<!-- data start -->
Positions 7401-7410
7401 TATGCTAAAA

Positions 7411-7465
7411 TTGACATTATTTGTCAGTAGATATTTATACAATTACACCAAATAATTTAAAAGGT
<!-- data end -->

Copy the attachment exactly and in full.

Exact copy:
Positions 7401-7410
7401 TATGCTAAAA

Positions 7411-7465
7411 TTGACATTATTTGTCAGTAGATATTTATACAATTACACCAAATAATTTAAAAGGT